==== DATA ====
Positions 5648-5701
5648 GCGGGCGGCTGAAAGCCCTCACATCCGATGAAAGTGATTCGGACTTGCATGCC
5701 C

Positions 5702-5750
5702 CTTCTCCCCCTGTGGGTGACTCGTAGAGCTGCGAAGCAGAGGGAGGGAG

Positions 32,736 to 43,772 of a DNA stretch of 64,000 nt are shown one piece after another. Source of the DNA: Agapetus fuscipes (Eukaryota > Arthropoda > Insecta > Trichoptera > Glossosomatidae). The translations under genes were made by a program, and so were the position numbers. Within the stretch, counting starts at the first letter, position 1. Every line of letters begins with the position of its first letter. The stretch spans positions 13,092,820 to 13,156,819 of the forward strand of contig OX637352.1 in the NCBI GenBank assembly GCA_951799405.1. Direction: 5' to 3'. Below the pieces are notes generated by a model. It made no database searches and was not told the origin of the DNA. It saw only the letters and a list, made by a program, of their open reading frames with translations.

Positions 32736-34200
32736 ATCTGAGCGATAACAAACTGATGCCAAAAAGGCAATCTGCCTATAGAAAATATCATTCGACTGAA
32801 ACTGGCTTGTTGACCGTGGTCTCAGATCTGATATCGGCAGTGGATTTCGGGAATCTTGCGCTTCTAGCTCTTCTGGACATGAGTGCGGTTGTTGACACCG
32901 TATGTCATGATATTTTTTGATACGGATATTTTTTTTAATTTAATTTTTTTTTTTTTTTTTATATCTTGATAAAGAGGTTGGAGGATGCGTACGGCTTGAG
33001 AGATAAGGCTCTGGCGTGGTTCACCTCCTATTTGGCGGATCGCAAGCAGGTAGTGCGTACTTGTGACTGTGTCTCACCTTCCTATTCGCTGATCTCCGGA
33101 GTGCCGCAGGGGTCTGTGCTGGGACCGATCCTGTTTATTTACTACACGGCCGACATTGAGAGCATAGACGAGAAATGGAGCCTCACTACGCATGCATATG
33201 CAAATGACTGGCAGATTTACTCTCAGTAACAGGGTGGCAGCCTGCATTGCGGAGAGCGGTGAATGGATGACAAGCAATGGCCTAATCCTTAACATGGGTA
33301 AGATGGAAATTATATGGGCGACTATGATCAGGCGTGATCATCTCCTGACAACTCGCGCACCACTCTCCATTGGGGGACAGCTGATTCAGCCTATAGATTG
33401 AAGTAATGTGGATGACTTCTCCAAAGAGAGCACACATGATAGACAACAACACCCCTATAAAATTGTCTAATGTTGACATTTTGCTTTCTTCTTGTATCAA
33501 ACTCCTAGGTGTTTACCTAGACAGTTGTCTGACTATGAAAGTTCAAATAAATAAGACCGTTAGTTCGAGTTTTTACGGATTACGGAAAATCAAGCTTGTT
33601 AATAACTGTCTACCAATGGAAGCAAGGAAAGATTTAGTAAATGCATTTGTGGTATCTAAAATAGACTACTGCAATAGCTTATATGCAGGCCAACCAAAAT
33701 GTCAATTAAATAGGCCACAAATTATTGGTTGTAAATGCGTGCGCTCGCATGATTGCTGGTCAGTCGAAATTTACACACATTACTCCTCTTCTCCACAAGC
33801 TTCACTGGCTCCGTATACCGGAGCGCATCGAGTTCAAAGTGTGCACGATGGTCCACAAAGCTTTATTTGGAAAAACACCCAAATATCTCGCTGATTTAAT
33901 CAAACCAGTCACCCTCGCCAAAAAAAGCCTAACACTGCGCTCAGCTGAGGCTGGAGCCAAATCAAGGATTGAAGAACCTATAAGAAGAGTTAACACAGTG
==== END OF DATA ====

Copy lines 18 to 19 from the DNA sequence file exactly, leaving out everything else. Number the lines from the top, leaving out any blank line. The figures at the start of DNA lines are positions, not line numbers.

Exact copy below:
33701 GTCAATTAAATAGGCCACAAATTATTGGTTGTAAATGCGTGCGCTCGCATGATTGCTGGTCAGTCGAAATTTACACACATTACTCCTCTTCTCCACAAGC
33801 TTCACTGGCTCCGTATACCGGAGCGCATCGAGTTCAAAGTGTGCACGATGGTCCACAAAGCTTTATTTGGAAAAACACCCAAATATCTCGCTGATTTAAT